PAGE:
This post is a summary and paper skimming on regularization and optimization. So, this post will be keep updating by the time.

# Paper List

## Regularization

- Regularizing neural networks by penalizing confident output distributions, ICLR2017, Google, Geoffrey Hinton

## Optimization

- Gradient acceleration in activation functions
- Paper
- Sangchul Hahn, Heeyoul Choi (Handong Global University)

- Cyclical learning rates for training neural networks
- Paper
- Leslie N. Smith (U.S. Naval Research Laboratory)

- Super-Convergence: very fast training of neural networks using large learning rates
- Paper
- Leslie N. Smith (U.S. Naval Research Laboratory), Nicholay Topin (university of Maryland)

# Regularizing neural networks by penalizing confident output distributions

- Conference: ICLR2017

## Summary

**Research Objective**- To suggest the wide applicable regularizers

**Proposed Solution**- Regularizing neural networks by penalizing low entropy output distributions
- Penalizing low entropy output distributions acts as a strong regularizer in supervised learning.
- Connect a maximum entropy based confidence penalty to label smoothing through the direction of the KL divergence.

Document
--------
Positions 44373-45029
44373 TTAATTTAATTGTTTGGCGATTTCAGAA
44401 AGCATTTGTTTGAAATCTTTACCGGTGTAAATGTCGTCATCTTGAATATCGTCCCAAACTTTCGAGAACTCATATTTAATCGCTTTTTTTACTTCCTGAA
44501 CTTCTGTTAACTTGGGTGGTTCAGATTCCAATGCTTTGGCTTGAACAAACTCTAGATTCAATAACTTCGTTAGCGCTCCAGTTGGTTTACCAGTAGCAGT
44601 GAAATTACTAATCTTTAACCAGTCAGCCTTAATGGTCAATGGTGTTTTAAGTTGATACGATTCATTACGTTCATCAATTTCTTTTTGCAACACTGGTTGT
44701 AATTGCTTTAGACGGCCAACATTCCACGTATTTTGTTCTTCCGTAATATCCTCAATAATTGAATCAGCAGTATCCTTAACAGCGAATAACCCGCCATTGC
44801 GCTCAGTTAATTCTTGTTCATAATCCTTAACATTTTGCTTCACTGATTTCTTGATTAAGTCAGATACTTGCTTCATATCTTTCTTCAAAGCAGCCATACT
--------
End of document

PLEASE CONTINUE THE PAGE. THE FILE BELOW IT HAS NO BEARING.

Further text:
- When the prior label distribution is uniform, label smoothing is equivalent to adding the KL divergence between the uniform distribution and the network’s predicted distribution to the negative log-likelihood.
- By reversing the direction of the KL divergence in equation (1), , it recovers the confidence penalty.

*Figure: Distribution of the magnitude of softmax probabilities on the MNIST validation set. A fully-connected, 2-layer, 1024-unit neural network was trained with dropout (left), label smoothing (center), and the confidence penalty (right). Dropout leads to a softmax distribution where probabilities are either 0 or 1. By contrast, both label smoothing and the confidence penalty lead to smoother output distributions, which results in better generalization.*

**Contribution**- Both label smoothing and the confidence penalty improve state-of-the-art models across benchmarks without modifying existing hyperparameters

*Figure: Test error (%) for permutation-invariant MNIST.*